Knowing the Unknowable: Benefits and Drawbacks to Agent-Based and Equation-Based Modeling

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Edward Lorenz’s famous hypothetical scenario of a butterfly flapping its wings and somehow, weeks later, causing a tornado hundreds of miles away, illustrates the chaotic and uncertain future outcomes of seemingly inconsequential behaviors taken today. This complexity, and the resulting uncertainty of predicting the future, is vital to our understanding of what actions must be taken today to minimize the future negative effects of climate change.

Traditional Modeling

Fortunately, our ability to make informed guesses about what the future will hold has significantly improved in recent years thanks to advancements made in computing and data collection. There are several classifications of software models which have become widely used to predict outcomes within a complex system (note: this list is not exhaustive).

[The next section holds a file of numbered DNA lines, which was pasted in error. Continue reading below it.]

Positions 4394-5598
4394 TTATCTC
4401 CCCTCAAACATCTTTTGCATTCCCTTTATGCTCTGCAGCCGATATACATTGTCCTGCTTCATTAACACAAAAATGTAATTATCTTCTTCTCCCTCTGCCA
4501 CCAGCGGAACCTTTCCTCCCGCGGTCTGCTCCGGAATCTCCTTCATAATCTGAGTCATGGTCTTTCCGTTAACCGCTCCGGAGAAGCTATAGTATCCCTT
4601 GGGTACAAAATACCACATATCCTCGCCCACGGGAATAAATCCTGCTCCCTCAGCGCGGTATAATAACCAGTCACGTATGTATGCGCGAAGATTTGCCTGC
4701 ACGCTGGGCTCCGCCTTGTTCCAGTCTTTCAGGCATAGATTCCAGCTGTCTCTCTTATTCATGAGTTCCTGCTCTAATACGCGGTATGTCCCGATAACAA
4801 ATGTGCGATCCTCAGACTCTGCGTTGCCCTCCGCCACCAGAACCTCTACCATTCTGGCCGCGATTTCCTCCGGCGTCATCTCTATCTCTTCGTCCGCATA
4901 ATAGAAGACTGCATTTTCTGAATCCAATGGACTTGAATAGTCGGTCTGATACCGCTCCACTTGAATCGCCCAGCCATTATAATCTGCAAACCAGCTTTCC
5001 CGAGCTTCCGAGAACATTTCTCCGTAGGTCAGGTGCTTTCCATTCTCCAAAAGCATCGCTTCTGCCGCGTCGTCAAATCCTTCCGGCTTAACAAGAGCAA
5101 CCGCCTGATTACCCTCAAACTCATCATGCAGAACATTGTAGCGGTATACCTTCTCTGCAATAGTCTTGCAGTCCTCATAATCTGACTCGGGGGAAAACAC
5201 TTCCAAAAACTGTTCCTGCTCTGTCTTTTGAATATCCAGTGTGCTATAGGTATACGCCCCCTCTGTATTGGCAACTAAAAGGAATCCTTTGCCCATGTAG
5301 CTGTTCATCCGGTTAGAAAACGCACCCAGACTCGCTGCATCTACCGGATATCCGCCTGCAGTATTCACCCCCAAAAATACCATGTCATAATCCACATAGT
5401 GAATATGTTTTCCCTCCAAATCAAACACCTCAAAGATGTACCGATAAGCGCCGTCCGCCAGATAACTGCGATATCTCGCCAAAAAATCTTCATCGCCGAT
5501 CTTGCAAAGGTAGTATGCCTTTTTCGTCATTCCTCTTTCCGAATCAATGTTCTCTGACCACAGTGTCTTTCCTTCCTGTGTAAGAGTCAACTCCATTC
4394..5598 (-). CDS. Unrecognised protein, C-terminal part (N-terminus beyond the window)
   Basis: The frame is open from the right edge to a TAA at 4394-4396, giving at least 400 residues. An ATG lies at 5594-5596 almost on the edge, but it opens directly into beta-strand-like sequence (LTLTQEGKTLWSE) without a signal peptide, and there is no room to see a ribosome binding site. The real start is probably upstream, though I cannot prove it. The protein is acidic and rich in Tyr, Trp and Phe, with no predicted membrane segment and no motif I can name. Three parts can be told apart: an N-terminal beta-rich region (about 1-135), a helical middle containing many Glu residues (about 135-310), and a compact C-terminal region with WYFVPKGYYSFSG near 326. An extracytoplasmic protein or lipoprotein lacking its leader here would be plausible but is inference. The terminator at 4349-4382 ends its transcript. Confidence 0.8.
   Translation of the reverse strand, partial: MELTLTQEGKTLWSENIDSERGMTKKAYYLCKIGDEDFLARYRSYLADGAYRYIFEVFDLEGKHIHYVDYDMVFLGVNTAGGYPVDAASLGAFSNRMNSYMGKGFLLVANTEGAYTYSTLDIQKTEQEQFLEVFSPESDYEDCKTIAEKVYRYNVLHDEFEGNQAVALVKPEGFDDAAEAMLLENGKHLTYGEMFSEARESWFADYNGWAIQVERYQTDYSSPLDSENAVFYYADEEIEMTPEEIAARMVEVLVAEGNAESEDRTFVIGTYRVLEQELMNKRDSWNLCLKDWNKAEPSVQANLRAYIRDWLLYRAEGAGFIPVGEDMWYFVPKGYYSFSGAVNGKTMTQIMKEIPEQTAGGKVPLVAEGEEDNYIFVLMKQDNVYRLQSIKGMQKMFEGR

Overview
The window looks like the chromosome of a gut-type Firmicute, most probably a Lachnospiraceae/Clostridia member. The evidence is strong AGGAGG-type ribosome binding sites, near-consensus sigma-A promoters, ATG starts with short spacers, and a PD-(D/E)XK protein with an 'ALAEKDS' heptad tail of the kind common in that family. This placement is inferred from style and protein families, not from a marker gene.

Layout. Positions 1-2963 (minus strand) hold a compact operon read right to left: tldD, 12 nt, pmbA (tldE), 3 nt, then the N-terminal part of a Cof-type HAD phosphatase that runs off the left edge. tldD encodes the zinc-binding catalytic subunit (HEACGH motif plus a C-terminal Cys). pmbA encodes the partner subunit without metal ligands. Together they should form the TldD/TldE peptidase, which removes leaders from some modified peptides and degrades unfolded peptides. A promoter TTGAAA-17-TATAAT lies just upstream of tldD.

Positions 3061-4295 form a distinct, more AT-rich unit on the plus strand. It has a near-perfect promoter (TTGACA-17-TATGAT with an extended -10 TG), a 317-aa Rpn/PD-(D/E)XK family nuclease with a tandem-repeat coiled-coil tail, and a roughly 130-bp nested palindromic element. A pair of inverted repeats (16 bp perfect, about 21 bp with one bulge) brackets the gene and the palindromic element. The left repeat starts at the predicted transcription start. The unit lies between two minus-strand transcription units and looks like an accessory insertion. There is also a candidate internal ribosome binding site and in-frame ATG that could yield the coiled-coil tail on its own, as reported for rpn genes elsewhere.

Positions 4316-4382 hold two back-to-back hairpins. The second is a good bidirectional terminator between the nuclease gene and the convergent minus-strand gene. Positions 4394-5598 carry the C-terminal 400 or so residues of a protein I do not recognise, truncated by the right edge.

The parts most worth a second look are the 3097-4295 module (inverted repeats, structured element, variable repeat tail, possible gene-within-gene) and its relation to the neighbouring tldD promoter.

1. Macro-econometric models simulate the impact of an economic or cross-sectoral policy decision on the economy. These models use several simultaneously run equations and have recently been used to model the economic impacts of energy and climate policies.
  2. System dynamics models use non-linear equations to quantify a future output from a complex system. They have proved very useful in projecting the ecological and geophysical outcomes of a 2-degree global temperature change.
  3. Bayesian network models use probability theory to infer likely effects from an initial input state. This makes these models very apt at providing early warnings, but only in situations where there is adequate precedent (e.g. medical diagnosis or an automated help system).